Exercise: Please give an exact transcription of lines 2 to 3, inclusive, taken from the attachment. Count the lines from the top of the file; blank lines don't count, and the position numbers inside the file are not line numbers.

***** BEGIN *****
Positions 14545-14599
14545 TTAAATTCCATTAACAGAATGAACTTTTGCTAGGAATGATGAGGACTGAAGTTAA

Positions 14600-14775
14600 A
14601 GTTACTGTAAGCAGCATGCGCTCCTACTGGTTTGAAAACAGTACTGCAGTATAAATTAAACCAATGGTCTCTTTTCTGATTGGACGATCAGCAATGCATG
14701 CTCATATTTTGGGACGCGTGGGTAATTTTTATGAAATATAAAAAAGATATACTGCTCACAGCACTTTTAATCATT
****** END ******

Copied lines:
14545 TTAAATTCCATTAACAGAATGAACTTTTGCTAGGAATGATGAGGACTGAAGTTAA

Positions 14600-14775